U.S. DEPARTMENT OF THE INTERIORBUREAU OF LAND MANAGEMENT
 
Nevada Wild Horses & Burros
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Adoptions

To adopt a wild horse or burro, you must be 18 years old. Parents or guardians may adopt and allow a younger family member to care for the animal. You must also have the facilities necessary to care for the animal and no prior conviction for inhumane treatment of animals.

Read some of our wild horse adoption success stories. Click here for the latest horse adoption results.

Palomino Valley National Adoption Center

The Palomino Valley National Adoption Center (PVC) is located about 20 miles north of Sparks, Nevada on the Pyramid Highway. The facility is open by appointment Monday-Friday from 8:30 a.m. to 4:00 p.m. and Saturday, 8:00 a.m. to Noon. To schedule an appointment, call 775-475-2222.

Adoption Program  |  National Adoption Schedule | PVC website | Photos

Frequently Asked Questions (FAQs)Wild horse

Q – Where can I obtain an adoption application?
A – Adoption applications can be obtained at www.blm.gov/wo/st/en/prog/whbprogram/adoption_program.html or call your local BLM Nevada office.

Q – When are adoptions held?
A – Adoptions are held throughout the United States. For a schedule of upcoming adoption events, go to www.blm.gov/wo/st/en/prog/whbprogram/adoption_program/schedule.html

Q – What are BLM’s adoption requirements?
A – To adopt a wild horse or burro, you must:

• Be at least 18 years old. However, parents or guardians may adopt a wild horse or burro and allow younger family members to care for the animal
• Have no prior conviction for inhumane treatment of animals or for violation of the Wild Free-Roaming Horses and Burros Act
• Have adequate feed, water, and facilities to provide humane care for the number of animals requested
• Provide a home for the adopted animal in the United States until you receive a Certificate of Title from the BLM

Q – What are BLM’s facility requirements?
A – Following are BLM’s minimum facility requirements:

  • Space: 20 feet x 20 feet (400 sq feet)
  • Corrals:
    • 6 feet high for horses over 18 months 
    • 5 feet high for horses under 18 months 
    • 4 ½ feet high for burros of heavy duty construction
  • Shelter: a minimum of two sides with a roof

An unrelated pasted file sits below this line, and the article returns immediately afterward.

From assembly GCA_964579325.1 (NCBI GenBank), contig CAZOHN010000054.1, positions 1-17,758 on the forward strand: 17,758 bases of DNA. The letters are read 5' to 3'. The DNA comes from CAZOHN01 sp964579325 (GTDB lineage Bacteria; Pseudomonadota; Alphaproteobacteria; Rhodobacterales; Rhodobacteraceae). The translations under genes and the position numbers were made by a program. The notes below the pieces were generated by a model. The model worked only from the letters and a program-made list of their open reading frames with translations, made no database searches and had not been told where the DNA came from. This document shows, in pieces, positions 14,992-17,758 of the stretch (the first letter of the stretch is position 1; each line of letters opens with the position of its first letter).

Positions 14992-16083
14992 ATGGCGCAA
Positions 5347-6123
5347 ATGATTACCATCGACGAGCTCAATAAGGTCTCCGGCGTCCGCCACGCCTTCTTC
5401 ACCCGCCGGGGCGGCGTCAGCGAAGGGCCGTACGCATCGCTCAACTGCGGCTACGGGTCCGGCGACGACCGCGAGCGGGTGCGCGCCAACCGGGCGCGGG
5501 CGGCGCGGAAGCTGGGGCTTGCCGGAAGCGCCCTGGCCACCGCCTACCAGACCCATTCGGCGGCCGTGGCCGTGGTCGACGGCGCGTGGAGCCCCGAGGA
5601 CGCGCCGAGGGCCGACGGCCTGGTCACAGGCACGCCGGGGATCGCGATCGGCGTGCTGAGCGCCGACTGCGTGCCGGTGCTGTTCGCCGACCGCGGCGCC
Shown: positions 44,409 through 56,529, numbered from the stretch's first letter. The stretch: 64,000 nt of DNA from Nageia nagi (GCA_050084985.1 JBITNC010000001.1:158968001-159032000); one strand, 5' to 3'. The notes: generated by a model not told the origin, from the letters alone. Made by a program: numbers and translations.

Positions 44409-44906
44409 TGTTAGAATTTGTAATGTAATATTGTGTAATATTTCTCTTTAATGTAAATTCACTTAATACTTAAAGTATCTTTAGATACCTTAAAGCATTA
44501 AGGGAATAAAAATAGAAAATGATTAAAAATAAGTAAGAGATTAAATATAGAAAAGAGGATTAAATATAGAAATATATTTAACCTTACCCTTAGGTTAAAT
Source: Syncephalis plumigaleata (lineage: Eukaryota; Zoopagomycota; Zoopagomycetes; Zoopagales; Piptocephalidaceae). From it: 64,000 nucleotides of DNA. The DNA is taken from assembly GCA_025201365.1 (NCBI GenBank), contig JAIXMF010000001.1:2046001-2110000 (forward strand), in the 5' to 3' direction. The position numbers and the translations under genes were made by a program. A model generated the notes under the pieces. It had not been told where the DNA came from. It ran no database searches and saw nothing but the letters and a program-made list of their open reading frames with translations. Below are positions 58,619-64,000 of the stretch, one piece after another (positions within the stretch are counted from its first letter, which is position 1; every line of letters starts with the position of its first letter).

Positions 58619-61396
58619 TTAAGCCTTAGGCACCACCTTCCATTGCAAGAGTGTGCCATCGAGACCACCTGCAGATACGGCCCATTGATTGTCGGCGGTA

Example of acceptable corrals.   Example of acceptable shelter.
    Example of acceptable corrals   Example of acceptable shelter

Q – Does BLM sell wild horses or burros for slaughter?
A – The Bureau of Land Management does not sell any wild horses or burros to slaughterhouses or to "killer agents." In enforcing the 1971 Wild Free-Roaming Horses and Burros Act, the BLM continues to work with law-enforcement authorities in investigating and prosecuting all who violate this landmark law.

As an agency that administers the public lands for multiple uses, the BLM -- under the authority of the 1971 law -- manages and protects wild horses and burros as living symbols of the Western spirit. The Bureau also ensures that population levels are in balance with rangeland resources and other uses of the public lands.

To achieve this balance, the BLM must remove thousands of animals from the range each year to control the size of herds, which have virtually no predators and can double in population every four years.

After wild horses and burros are removed from the range, the Bureau works to place as many animals as possible into private care through adoption or sales. Since 1973, the BLM has placed more than 220,000 horses and burros into private ownership through adoption, a process in which a citizen may receive the title of ownership to an animal after one year. Under a December 2004 amendment to the 1971 wild horse law, animals over 10 years old -- as well as those passed over for adoption at least three times -- are eligible for sale, in which the title of ownership passes immediately from the Federal government to the buyer. Since the amendment took effect, the BLM has sold about 2,700 horses and burros. The BLM encourages those who are interested in providing good homes to wild horses or burros to visit the agency's Website (www.blm.gov) for information about adoptions and sales.


 
Last updated: 10-21-2014